The trial of Anders Breivik ended yesterday with the confessed mass killer demanding to be set free and vowing that history would exonerate him for a bomb-and-gun rampage that killed 77 people.
The self-styled anti-Muslim militant got the final word in the 10-week proceedings, but it was unclear whether it helped the main point of his defense — trying to prove that he is sane.
In a rambling statement, Breivik lashed out at everything he finds wrong with the world, from non-ethnic Norwegians representing the country in the Eurovision Song Contest to the sexually liberated lifestyle of the characters in US TV show Sex and the City.
Incorporating current events into his statement, he claimed that fellow right-wing extremists were behind a small amount of explosives found outside a Swedish nuclear plant this week.
Swedish police spokesman Tommy Nyman had no comment, “especially not if he says it.”
While some of Breivik’s comments prompted laughter, a serious atmosphere returned when he reiterated his motive for bombing the headquarters in Oslo, killing eight, and hunting down teenagers at a Labor Party youth camp. Sixty-nine people were dead and dozens more injured in one of the worst peacetime shooting massacres by a single gunman.
“History shows that you have to commit a small barbarism to prevent a bigger barbarism,” the 33-year-old Norwegian said. “The attacks on July 22 were preventive attacks to defend the indigenous Norwegian people. I therefore demand to be acquitted.”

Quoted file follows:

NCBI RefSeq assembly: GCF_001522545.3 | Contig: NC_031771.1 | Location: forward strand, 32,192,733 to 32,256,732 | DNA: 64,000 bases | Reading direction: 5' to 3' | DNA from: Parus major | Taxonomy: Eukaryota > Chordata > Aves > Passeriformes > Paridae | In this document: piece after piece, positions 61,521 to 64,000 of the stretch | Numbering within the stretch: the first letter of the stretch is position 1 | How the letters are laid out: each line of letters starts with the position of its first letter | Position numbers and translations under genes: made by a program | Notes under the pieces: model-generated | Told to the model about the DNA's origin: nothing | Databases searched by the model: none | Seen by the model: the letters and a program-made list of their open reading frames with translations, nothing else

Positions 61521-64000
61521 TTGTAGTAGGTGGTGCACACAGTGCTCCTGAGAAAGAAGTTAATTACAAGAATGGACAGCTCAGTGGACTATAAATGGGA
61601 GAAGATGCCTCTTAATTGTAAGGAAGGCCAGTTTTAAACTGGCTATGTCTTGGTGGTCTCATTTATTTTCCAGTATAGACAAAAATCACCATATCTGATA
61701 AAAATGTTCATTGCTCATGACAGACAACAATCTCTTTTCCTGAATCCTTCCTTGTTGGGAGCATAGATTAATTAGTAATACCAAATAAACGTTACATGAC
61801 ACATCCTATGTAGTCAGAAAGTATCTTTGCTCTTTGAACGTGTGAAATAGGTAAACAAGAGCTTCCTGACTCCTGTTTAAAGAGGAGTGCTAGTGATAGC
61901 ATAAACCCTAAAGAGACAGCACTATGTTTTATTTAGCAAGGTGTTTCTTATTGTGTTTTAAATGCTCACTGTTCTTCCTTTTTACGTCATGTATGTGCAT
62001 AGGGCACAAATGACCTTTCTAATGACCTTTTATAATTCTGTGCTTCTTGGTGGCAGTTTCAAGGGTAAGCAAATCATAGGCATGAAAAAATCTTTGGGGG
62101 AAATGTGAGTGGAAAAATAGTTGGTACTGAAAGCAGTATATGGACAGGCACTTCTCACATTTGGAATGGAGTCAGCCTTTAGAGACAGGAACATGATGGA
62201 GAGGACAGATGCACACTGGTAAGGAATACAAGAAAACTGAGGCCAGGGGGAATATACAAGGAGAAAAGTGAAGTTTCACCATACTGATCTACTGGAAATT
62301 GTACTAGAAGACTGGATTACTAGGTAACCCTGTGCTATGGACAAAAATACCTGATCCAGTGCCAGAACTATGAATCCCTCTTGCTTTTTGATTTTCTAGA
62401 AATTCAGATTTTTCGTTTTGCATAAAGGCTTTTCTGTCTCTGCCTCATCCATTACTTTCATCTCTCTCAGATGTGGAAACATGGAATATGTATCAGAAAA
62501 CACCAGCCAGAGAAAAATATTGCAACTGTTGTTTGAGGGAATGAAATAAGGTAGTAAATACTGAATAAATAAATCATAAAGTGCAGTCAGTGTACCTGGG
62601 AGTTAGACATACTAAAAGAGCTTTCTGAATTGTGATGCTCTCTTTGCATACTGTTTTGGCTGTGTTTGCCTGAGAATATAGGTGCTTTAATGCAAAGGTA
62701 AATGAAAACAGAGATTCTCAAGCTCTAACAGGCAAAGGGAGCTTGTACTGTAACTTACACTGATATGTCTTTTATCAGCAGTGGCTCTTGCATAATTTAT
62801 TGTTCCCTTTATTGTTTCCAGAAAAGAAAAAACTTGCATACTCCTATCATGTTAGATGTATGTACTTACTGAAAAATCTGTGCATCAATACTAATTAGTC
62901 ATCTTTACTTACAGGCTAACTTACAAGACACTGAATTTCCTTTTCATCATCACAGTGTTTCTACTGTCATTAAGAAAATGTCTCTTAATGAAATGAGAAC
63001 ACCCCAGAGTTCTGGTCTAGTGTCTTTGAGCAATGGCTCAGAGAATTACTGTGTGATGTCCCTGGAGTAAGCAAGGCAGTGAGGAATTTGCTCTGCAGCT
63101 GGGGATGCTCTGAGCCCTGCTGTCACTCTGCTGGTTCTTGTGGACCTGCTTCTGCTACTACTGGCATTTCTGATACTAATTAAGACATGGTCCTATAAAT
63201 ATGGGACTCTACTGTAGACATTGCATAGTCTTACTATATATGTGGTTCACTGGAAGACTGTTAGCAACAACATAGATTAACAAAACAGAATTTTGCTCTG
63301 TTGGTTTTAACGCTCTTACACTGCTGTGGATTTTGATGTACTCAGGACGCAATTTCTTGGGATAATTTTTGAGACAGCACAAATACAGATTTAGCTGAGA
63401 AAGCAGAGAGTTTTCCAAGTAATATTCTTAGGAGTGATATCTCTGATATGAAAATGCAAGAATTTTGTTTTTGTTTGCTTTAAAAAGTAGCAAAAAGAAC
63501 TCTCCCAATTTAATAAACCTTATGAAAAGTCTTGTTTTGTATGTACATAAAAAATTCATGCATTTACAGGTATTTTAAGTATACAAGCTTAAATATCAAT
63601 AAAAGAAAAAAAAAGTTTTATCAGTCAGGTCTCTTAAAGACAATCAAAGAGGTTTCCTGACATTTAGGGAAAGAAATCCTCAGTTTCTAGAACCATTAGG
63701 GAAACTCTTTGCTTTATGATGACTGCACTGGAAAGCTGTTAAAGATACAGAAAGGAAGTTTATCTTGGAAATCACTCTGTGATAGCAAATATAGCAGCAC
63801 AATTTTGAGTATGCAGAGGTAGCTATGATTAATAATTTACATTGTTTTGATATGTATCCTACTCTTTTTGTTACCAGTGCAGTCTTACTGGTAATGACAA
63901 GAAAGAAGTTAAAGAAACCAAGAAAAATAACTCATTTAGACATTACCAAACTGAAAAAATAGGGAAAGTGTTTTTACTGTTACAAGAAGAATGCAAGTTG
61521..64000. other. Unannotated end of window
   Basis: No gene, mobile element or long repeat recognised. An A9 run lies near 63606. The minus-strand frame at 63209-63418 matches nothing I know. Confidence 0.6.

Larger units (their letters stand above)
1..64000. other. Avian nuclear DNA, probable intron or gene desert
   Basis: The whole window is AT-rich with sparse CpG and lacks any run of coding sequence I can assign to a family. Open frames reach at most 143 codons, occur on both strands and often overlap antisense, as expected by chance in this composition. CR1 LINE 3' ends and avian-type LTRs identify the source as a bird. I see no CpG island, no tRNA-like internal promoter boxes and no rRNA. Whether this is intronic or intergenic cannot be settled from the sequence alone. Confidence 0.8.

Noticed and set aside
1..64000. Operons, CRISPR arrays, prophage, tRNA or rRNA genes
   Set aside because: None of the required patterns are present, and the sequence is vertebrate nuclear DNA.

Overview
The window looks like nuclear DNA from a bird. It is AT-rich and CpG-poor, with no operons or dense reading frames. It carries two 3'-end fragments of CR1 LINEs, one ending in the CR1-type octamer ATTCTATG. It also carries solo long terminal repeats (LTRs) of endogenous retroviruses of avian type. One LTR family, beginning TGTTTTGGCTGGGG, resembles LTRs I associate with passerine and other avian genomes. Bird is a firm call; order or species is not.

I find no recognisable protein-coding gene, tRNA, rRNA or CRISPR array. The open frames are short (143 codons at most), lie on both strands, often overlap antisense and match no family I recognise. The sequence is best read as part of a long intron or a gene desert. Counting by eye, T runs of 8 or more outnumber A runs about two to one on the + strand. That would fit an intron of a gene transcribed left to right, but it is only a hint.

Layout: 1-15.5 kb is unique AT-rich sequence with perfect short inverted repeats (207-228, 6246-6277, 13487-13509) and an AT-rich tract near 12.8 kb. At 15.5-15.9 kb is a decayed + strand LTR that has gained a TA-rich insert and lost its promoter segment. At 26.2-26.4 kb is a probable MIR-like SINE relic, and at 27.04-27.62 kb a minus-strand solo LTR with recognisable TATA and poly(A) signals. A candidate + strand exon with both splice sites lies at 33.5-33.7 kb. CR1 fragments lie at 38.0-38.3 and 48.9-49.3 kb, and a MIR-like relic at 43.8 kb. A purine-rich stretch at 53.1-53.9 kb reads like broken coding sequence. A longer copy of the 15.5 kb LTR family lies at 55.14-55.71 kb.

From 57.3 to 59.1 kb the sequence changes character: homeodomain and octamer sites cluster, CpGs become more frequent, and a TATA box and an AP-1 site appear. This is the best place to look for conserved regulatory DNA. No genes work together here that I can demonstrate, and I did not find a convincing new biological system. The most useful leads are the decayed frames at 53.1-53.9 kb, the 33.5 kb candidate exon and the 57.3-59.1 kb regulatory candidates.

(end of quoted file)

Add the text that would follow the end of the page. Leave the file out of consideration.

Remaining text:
Breivik claims the governing Labor Party has betrayed the country by accepting Muslim immigrants and must be stopped before it turns Norway into what he called a “multiculturalist hell.”
Lippestad also formally entered a plea for acquittal, but it was made out of principle, without any realistic chance of success.
Yesterday, relatives of some of those killed tried to put their loss into words.
Kirsti Loevlie, whose 30-year-old daughter Hanne was killed by the bomb, moved the court room to tears when she described the shock of finding out her daughter was dead. The grief of cleaning out her room. The first Christmas without her.
Still, Loevlie said she felt a need to attend the trial, seeing Breivik in a position where he could not hurt anyone anymore.
“I am not going to be afraid of this man,” Loevlie said. “I decided I would go to court. I felt I owed it to Hanne.”
The room burst out in applause and audible sobs as she finished her statement. Breivik remained motionless, his face blank.